This may seem unnecessary pedantry, as the vast majority of readers would not notice these errata. However, if I spot something wrong in an area that I do know about, then I will not be able to trust the research done by the authors in other fields where I am not an expert. Simplification of the complexities is necessary, but it can be done without sacrificing accuracy.
The next question raised by Mr. Fenlon is whether MERP is a good role-playing system for Middle-earth. As they stand, the ICE supplements seem to have been written with Rolemaster (rather than MERP) in mind, so that a separate rules system seems almost unnecessary. Original Rolemaster is a good set of rules, designed to accommodate any setting, with the GM given free rein to modify rules as appropriate, although the proliferation of companions has rather detracted from this simplicity. MERP seems to me to be a trimmed version of Rolemaster, removing some of the options without actually making the system any simpler, nor do I feel that it is sufficiently tuned to role-playing in Middle-earth.
As Mr. Fenlon says, ICE has produced a good set of rules, but they have failed to avoid grafting Tolkien’s world onto an existing game system. The magic system, for example, is too D&D-like, although some sort of compromise between Tolkien’s vague references to magic and a playable and interesting role-playing game has to be made. Gamers are going to want to play magic-using characters, even if there is little overt magic in The Lord of the Rings, but the current system is oriented far too much towards this kind of “playability” and too far away from the correct “flavor.”
At a time when there was a move away from generic “multiverse” role-playing to setting-specific rules systems, MERP seems to have tried to swim against the tide by allowing too many “multiverse” assumptions to creep into the rules, and by making the style and rewards of adventuring too generic. The adventures in the back of the rulebook are littered with magic items and treasure, and the introductory scene at the front is a combat between the players and three nameless orcs. This is perhaps an attempt to interest non-Tolkien gamers and wean them away from other worlds, but by the same token this strategy could backfire by driving away Tolkien fans who are potential gamers.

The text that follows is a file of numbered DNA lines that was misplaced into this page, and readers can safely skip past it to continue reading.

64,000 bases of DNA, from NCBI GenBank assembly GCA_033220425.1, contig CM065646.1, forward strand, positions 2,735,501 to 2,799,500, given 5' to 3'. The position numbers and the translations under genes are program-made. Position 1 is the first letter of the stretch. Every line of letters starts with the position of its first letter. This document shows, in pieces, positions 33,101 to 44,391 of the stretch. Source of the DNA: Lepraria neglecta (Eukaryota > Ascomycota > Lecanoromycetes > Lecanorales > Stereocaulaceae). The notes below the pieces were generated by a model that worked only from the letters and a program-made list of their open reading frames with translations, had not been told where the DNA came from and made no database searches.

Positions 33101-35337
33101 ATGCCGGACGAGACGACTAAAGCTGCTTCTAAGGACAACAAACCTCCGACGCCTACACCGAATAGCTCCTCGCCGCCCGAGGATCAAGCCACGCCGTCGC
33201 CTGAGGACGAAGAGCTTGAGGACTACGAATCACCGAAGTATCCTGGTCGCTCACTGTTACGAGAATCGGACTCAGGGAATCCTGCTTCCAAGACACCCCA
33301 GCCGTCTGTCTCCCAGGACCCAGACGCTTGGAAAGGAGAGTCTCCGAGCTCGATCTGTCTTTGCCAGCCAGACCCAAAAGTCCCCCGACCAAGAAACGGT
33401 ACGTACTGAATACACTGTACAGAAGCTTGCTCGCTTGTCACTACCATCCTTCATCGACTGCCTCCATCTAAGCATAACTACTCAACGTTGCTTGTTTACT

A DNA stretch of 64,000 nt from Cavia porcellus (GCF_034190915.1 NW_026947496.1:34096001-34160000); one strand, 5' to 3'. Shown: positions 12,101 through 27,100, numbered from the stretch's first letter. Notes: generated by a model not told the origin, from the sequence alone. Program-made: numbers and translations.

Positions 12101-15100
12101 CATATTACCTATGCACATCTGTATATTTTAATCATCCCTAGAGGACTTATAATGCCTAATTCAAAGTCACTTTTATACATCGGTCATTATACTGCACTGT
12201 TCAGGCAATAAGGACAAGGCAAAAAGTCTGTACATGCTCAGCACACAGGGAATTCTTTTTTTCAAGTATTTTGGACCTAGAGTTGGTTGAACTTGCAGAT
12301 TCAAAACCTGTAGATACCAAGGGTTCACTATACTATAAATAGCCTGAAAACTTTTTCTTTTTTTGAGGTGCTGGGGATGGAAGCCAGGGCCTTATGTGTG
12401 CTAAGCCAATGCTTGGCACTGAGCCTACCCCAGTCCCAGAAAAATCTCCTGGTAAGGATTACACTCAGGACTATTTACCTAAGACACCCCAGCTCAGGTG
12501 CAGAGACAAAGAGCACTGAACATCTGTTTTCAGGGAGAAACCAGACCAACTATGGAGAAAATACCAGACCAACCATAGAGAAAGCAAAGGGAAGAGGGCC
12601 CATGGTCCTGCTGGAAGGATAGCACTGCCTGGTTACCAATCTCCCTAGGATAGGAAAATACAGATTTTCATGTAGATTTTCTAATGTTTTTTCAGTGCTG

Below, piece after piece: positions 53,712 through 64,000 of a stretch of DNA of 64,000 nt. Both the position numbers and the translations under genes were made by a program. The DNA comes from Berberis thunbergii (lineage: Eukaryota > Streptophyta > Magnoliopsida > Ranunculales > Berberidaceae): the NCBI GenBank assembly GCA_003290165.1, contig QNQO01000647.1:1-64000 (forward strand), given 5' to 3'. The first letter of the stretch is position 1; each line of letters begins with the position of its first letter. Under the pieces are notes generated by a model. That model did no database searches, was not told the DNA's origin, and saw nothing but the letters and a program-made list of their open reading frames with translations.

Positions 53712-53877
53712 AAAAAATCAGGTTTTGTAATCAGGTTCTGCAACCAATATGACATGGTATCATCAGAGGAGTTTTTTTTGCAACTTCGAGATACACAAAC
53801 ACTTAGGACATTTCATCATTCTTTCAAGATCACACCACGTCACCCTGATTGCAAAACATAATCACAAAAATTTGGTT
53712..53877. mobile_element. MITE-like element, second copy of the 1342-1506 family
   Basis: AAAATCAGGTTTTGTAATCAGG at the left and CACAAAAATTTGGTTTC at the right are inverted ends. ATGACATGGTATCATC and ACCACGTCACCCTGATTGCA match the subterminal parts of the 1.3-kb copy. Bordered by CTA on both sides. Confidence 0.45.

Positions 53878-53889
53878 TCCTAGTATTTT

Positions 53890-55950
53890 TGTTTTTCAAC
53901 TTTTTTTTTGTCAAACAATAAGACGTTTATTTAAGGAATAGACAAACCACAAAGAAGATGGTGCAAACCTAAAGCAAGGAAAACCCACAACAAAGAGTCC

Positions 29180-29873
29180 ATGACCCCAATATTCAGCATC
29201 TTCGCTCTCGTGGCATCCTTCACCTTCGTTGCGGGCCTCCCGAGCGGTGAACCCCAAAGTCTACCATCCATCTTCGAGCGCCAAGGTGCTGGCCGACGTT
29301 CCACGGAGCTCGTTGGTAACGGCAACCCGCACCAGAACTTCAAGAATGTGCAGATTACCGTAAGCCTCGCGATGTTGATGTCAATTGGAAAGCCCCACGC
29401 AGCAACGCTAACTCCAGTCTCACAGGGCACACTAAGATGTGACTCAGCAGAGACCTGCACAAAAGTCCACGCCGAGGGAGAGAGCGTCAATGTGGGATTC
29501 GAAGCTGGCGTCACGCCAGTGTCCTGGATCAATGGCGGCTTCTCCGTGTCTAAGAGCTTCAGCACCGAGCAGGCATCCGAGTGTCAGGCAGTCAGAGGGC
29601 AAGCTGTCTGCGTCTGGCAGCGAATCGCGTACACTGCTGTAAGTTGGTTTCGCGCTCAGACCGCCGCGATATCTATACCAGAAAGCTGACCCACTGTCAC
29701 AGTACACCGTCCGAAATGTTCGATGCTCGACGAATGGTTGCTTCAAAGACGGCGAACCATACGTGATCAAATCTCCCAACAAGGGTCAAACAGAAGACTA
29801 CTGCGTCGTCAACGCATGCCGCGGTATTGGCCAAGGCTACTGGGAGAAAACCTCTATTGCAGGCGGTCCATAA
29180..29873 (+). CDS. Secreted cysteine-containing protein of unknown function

I myself started playing Rolemaster because it was a far better system than AD&D, but I was not looking to role-play in Middle-earth at the time. It was only later that I started using MERP supplements (and then only because they were there), but without modifying my characters or my style of play. This was mostly my fault, but the way in which the adventures had been written did not help. That players are not using the “house” rule system is not a serious problem. As Mr. Spock might have said, “rules are the beginning, not the end, to good role-playing.”
Most good role-playing consists in talking rather than dice-rolling. For this reason, ICE is quite right to hope that the supplements will sell on their own as descriptive material, even if they are being used by GM’s with other rule systems. I have found that they even sell to non-gamers who are Tolkien fans because they are a good read as a description of an area or time not detailed by Tolkien himself (I predict that the Gazetteer will be a good example of this.).
To encourage this kind of audience, the way to go about writing modules would be to avoid system-specific artifacts, characters or monsters, and to concentrate instead on a more general description of people and places. One way in which ICE docs this well already is by describing everything in words, followed by a clearly-defined (and ignorable) box converting the description into Rolemaster and MERP stats. Here again there is a role for attractive artwork, plans and cartography.
When Iron Crown has finished its Akallabêth and the world has been made round, there will be four ways to run ICE games in Middle-earth:
- As “self-contained board-game-like adventures”.
- With the Lord of the Rings Adventure Game.
- With 2nd edition MERP.
- Or with Rolemaster (see OH 1: 5 — 6).
To have four gaming systems applicable to Middle-earth seems otiose. I have not played The Lord of the Rings Adventure Game, so I cannot comment on it, but Rolemaster is not a beginner’s game, and some sort of novice rules would therefore be useful.
As I see it, 2nd edition MERP will be one of two products. Either ICE should design a rules system specifically tuned to Middle-earth gaming, without reference to Rolemaster, or it should content itself with a modification of Rolemaster. In the first case, starting from scratch should produce a set of rules highly suitable for Middle-earth, but would mean much more effort for ICE, who would have to rewrite the current modules from a much lower level because they would be completely incompatible with future output. This might have been an option ten years ago, but I don’t think it is a serious one now.